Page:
Also, through Skype my Mum has mobilized two groups of relatives – one in Nepal and one in the United States who are determined to find a perfect match for me to get married to.  They are determined to get me married in the next lagan (auspicious month to get married in Hindu religion).  Not only are they determined but also impressively efficient.  Don’t get me wrong; the group was not as efficient as they are now.  There has been multiple times when my Mum’s group has brought several proposals to me with detailed information about the man’s family what his parents do, where they live, and all the possible information under the sun but whenever I asked the basic questions that are relevant such as:

            What is the guy’s full name?

            What does he do for living?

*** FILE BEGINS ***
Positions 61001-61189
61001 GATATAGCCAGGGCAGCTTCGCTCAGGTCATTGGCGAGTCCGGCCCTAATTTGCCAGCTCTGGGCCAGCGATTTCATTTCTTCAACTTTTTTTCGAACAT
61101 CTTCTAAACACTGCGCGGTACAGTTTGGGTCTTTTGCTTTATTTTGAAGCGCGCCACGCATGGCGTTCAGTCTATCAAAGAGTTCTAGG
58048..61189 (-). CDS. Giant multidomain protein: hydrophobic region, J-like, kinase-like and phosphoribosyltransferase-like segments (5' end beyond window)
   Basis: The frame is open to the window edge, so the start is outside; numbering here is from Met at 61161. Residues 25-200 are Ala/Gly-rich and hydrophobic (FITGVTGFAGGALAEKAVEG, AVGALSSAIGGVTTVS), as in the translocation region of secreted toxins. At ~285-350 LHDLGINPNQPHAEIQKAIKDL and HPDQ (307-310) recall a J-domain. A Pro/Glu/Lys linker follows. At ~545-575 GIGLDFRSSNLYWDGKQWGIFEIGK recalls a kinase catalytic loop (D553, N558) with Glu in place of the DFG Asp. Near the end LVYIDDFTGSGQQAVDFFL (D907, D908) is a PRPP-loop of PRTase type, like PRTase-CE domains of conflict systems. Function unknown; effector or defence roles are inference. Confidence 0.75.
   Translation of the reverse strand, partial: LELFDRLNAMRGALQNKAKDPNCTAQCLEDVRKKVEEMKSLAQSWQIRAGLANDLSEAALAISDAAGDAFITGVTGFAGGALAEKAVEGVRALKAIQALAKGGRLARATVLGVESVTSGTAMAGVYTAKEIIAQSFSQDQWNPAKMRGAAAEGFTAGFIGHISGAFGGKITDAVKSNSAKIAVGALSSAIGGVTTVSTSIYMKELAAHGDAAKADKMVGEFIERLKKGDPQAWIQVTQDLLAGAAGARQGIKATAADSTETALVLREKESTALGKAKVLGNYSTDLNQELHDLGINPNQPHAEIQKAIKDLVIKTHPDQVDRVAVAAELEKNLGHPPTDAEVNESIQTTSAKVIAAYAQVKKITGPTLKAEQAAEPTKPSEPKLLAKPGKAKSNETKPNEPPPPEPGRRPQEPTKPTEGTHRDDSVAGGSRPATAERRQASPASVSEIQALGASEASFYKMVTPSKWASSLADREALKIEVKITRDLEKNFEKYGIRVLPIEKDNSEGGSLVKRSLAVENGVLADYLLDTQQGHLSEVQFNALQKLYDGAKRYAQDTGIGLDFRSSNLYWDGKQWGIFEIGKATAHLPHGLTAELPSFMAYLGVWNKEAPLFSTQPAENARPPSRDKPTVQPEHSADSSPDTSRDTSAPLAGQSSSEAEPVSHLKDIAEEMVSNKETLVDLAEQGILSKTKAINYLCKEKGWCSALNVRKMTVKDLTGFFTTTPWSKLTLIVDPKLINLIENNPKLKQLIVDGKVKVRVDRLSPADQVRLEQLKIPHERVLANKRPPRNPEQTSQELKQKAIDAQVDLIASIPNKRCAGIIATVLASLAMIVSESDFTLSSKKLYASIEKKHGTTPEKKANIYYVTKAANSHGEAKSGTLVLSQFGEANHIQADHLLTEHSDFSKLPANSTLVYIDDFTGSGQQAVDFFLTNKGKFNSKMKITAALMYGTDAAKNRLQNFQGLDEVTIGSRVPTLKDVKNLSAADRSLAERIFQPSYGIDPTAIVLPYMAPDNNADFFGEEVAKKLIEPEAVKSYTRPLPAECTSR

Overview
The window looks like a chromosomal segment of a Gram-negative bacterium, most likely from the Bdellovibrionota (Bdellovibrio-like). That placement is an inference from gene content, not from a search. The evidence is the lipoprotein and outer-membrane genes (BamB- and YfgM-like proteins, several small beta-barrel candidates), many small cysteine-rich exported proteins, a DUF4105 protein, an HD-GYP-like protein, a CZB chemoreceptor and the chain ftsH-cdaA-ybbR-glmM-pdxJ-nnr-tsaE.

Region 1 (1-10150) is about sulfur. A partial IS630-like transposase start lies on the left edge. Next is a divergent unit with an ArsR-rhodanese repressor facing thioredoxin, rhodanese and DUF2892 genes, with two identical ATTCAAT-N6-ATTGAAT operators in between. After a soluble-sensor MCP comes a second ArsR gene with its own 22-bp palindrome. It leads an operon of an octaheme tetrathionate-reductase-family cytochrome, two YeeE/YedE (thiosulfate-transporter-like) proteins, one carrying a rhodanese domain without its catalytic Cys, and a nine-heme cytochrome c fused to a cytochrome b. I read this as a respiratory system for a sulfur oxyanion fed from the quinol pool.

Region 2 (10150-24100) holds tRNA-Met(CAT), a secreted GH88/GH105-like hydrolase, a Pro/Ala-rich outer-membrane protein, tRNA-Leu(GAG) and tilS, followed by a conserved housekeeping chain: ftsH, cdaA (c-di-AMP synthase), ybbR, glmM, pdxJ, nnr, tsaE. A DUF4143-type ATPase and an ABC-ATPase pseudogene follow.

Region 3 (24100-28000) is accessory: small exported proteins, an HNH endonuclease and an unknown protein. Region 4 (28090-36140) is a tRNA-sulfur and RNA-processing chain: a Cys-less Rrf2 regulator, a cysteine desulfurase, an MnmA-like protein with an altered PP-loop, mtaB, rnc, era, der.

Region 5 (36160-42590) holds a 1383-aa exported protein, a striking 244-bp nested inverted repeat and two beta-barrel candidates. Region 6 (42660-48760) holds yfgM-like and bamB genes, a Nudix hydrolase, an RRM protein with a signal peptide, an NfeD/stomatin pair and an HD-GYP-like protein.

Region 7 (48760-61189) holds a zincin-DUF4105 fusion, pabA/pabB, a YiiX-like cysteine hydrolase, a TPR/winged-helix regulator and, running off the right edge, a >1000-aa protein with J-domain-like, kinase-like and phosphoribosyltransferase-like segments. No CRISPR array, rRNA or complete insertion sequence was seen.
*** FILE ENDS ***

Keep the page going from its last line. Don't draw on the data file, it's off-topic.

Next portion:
What degree does he have?

            The answers I got were really interesting.  I mean really interesting. 
            “His last name is Thapa.  Umm, I think the first name starts with an A.”

            “Degree?  He studied in England.  Very good looking man.”
            Exchanging e-mail addresses for instance was like moving Mount Everest from Nepal to the United States.  I kid you not. 

            My Mum’s group has also brought some super incompatible matches in the past.  I rejected most in less than a day, a couple of days, a week or maximum two weeks. But to my Mum’s credit, her mobilized group has made some pretty impressive progress and proposed forth some good finds in recent months.  They have recruited a few professional matchmakers to join the group.  I thought recruiting professional matchmakers was a pretty intelligent move.  I have had some lengthy and really interesting conversations with some candidates in recent months.  There have been few men I have talked to, that are surprisingly a good fit.  At first I was not quite sure about the whole “arranged marriage” thing.  So, intentionally, I posed some really tough clauses to what type of man I was looking for, so that they would give up.  But the group has done some commendable work I must say.